What is BLIZ?

BLIZ is a scientific project consisting of different, interlinked subprojects.

Several scientists from different institutes are working closely together within BLIZ to better understand the interactions between society, land use, ecosystem services and biodiversity in Bavaria under the influence of climate change until 2100.

By developing options for action for politics, business and society in times of climate change, BLIZ makes a decisive contribution to a sound handling of the consequences of global warming in Bavaria.

BLIZ is not only characterized by interdisciplinary expertise and scientific stringency, but also by a close link to practice.
More precisely, the research results are always communicated to decision-makers in the form of practical recommendations for action and made available to the German and international public through a network of partners.

BLIZ is funded by the climate research network bayklif, an initiative of the Bavarian State Ministry of Science and the Arts.

On the following pages you can find information on the background, objectives and approach of the project, the individual subprojects, the partner institutions and the experts involved.
Also read more about our latest research findingsvacancies and upcoming events.

We are pleased about your interest!

Update 2021

In the first project phase of BLIZ, sectoral models for the simulation of ecosystem, biodiversity and land use changes at the Bavarian level were developed, parameterized and tested with observation and measurement data, and model uncertainties were estimated. Policy action spaces were investigated from local to international scales and possible future developments were estimated.

In the second phase of the project, narratives are being developed now that incorporate policy action spaces and climate projections. These narratives result in three BLIZ scenarios for Bavaria for which all models provide simulation results based on a coherent modeling protocol that are incorporated into the synthesis. Uncertainties in the model forecasts are also taken into account here. In the second phase of the project, recommendations for social and economic land use strategies will be derived from the scenarios and discussed and evaluated with practice partners.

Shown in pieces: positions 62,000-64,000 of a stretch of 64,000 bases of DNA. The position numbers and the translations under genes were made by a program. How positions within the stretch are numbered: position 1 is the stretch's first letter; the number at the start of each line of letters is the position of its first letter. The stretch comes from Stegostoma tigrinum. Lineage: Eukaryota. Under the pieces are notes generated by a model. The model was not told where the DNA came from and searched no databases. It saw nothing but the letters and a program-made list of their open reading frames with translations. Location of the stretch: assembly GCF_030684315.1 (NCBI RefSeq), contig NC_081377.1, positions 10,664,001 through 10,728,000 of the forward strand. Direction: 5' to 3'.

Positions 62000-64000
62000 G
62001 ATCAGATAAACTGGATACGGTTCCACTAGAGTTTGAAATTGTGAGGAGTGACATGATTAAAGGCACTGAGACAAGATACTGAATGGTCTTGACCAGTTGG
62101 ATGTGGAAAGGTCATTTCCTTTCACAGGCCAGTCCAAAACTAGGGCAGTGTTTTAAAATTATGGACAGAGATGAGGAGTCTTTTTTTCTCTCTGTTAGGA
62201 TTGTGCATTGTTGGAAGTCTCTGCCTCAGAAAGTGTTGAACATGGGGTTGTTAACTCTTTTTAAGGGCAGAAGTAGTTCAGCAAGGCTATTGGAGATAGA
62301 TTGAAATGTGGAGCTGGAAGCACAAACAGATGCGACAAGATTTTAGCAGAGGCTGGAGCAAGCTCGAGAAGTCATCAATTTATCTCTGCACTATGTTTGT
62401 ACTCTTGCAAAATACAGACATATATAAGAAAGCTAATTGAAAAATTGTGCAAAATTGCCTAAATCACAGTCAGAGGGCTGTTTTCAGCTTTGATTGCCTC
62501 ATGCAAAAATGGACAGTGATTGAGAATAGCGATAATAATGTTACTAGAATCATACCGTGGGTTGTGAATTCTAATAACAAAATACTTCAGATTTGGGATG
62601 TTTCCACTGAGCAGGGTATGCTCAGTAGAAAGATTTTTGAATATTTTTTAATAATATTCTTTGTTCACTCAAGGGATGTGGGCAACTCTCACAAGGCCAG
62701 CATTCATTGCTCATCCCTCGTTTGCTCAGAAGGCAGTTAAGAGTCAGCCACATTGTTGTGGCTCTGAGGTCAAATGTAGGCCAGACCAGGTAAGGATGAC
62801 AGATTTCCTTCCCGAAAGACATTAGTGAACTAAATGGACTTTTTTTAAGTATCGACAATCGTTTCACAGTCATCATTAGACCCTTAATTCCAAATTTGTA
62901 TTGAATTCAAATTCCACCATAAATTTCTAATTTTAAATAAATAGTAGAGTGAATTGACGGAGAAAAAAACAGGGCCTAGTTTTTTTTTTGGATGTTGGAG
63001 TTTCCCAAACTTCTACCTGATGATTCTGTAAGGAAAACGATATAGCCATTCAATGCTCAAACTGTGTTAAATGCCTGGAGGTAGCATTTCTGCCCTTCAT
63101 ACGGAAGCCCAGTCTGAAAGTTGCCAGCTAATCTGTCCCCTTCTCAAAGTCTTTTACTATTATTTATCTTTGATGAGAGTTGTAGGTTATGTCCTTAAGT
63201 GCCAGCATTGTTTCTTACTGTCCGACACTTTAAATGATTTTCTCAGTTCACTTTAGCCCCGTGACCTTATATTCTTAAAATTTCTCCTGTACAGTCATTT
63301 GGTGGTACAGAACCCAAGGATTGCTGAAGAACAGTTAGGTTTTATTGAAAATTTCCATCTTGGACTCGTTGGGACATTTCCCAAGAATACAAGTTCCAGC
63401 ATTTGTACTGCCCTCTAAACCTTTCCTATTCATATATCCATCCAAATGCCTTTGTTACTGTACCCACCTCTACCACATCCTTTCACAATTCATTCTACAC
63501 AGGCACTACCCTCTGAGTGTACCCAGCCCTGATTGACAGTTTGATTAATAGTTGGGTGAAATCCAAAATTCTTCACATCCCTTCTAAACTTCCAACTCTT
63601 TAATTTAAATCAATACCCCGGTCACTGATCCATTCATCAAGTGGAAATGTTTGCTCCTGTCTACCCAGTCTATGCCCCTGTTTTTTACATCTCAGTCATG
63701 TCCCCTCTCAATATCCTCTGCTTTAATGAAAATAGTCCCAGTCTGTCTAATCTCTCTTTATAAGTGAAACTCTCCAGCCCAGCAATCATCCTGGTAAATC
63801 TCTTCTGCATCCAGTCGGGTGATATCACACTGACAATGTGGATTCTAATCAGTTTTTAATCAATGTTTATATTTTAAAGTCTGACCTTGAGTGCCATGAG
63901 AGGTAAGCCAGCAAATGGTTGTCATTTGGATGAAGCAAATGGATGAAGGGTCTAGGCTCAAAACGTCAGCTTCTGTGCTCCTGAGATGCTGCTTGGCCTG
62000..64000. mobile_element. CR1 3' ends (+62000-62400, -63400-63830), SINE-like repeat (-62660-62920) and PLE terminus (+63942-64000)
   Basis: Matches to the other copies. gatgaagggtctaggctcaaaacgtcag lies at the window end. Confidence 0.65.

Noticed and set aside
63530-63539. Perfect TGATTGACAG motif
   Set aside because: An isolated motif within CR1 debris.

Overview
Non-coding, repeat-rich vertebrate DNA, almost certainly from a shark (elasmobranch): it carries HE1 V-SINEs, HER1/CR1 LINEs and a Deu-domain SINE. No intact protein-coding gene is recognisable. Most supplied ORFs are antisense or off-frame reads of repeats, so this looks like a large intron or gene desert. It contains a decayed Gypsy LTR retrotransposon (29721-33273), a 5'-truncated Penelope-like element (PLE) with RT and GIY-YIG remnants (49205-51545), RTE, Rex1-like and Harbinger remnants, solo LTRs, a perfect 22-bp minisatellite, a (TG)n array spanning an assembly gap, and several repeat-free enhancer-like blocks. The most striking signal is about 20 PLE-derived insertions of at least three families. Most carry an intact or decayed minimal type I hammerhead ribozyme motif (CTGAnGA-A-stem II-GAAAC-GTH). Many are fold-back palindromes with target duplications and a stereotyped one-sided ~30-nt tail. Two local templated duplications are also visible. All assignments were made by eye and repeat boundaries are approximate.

Under outcomes you will find a list of all publications.

  1. Since the beginning of the project, the staff members of the subprojects of the BLIZ project have met at least three times a year to discuss the general progress of the project, as well as updates from the subprojects.At the end of 2021, the 10th internal workshop took place.
  2. On October 21, 2019, the BLIZ project opened the public lecture series of the FGG (Franconian Geographical Society) at the FAU Erlangen with the title: Challenges of Climate Change for Rural Areas in Bavaria. This resulted in “Challenges of climate change in Bavaria” Mitteilungen der Fränkischen Geographischen Gesellschaft (FGG) Volume 67 by Pohle et al. (2021). In 11 articles, this volume of the FGG gives an overview of the results from BLIZ.
  3. The BLIZ workshop “How to predict future land use and biodiversity change under climatic change at the regional level”, held online 05 – 07 October 2020, resulted in the perspective paper by Cabral et al. (to be submitted to People & Nature) “The road to integrating climate change effects on land use change in regional biodiversity models”. This review highlights existing approaches to biodiversity modeling and suggests how land use and climate change effects can be better integrated into biodiversity modeling. All TPs from BLIZ and other collaborative partners are involved here.
  4. From June 21 – July 19 2021, the BLIZ Summer School “Multidisciplinary Research and Synthesis” was held online. Subproject 2 and the BLIZ coordination organized this with 19 PhD students* from the bayklif projects BLIZ, AquaKLIF, LandKLIF, ADAPT, HyBBEx, BayTreeNet and MintBIO. Further interesting project ideas emerged. from this.
How will climate change affect nature, society and economy in Bavaria? BLIZ contributes to our understanding of the Bavarian future in times of global warming.